- · After Peter’s doubts have killed his memories of his friends and family, Peter proceeds to Spider-Man up and attack Ock. What Slott has Peter say in these few short exchanges in the fight is kind of related to what’s going on in the story, but it’s as if Slott has forgotten how to write Peter. He sounds whiny, brattish and almost as arrogant and self righteous as Slott depicts Ock in this series. It’s a very disconcerting sight to see Peter demand his body back as Slott has him do. Even though I obviously empathise with Peter and am wholly on his side in this awful debacle, the way he’s written isn’t right. In a way, it’s a good thing the remains of Peter go in this issue so he’s not written poorly by Slott anymore.
- · After enduring a beating from Peter and demands for his body back, Ock realises that apparently the most responsible course of action is to give the world the Superior Spider-Man it needs. And guess who Slott unanimously decides that to be? Yep you guessed it, Ock! A self righteous, stuck up monster who brutalises, terrorises and murders his foes, along with alienating Peter’s friends and allies all for some absurd notion that the anti heroic at best SpOck is capable of being a better Spider-Man than Peter.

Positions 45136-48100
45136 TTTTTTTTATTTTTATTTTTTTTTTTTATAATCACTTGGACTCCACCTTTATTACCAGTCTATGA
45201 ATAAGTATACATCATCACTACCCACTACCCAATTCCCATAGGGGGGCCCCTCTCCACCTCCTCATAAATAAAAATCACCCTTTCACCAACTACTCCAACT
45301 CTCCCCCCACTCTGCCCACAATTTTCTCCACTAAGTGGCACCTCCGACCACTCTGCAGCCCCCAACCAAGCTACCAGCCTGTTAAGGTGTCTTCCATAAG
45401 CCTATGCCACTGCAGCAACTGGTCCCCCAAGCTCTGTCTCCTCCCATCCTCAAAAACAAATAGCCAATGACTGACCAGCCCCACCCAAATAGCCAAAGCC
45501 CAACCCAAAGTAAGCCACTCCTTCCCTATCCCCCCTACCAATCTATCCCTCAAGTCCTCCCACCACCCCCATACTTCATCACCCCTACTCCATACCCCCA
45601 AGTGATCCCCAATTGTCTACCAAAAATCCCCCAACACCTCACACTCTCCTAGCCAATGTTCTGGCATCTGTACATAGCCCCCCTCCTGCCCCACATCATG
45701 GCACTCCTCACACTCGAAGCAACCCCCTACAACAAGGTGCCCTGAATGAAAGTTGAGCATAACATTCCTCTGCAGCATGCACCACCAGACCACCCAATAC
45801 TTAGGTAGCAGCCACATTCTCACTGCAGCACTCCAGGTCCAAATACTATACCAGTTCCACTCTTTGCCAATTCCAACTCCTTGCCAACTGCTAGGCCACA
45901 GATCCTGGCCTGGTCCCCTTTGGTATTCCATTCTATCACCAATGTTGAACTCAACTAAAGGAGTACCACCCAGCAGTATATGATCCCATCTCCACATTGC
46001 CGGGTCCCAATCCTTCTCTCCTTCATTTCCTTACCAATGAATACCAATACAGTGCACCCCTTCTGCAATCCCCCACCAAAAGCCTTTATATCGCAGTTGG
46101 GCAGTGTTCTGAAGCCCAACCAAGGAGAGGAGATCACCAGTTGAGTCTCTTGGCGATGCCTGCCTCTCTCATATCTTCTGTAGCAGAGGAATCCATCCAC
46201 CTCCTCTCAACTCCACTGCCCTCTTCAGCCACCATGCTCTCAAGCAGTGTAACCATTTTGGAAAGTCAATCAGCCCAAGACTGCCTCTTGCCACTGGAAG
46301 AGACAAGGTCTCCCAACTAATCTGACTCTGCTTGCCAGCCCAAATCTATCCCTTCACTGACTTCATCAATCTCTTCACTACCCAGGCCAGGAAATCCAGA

- · Whilst the two Spider-Men fight in Peter’s mind, Slott justifies SpOck being the better Spider-Man by pointing out that the Mayor and police are on his side, crime is down, foes like Massacre can never threaten anyone again. Somehow, in Slott’s warped fantasy of how he wants to write this story, this means that SpOck is superior than the greatest, most morally virtuous hero in the Marvel universe. Seems totally the least legitimate thing in comic book history. Throughout his 40+ year history, Peter Parker has done things that leave Ock’s morally dubious acts in utter shambles. There should never be a comparison between the strength of Ock’s character and that of Peter’s.